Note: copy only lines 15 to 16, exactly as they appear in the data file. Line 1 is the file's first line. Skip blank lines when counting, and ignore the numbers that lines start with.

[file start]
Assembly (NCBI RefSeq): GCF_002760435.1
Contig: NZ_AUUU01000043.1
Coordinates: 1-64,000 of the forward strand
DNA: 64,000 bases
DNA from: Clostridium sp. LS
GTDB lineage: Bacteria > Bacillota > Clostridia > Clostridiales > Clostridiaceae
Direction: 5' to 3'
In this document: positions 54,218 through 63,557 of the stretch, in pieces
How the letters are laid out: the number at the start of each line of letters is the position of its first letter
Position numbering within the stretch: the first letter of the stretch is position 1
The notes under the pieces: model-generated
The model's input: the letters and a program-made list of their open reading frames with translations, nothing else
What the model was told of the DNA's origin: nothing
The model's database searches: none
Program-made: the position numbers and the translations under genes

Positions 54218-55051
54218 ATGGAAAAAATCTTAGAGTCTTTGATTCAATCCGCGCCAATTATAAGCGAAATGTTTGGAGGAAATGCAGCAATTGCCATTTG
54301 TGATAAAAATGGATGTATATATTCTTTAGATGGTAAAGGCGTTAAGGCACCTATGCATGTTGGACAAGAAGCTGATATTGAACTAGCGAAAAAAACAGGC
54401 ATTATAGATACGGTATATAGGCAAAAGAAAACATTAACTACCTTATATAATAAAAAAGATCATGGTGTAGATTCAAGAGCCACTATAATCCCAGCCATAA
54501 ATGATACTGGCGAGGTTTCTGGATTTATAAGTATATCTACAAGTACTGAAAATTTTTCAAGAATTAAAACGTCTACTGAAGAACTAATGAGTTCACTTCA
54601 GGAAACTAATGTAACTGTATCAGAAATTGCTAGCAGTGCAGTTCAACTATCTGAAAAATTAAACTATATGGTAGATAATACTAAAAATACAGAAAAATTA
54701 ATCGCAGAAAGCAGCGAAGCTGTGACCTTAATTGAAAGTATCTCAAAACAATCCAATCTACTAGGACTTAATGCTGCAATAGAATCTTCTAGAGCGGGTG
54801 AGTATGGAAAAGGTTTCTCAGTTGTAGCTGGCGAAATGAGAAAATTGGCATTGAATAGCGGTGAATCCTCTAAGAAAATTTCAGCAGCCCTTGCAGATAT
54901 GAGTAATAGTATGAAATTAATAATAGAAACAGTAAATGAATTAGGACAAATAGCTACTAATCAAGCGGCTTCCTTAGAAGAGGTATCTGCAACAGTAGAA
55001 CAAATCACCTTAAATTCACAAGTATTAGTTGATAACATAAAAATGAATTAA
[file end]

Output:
Program-made: the position numbers and the translations under genes

Positions 54218-55051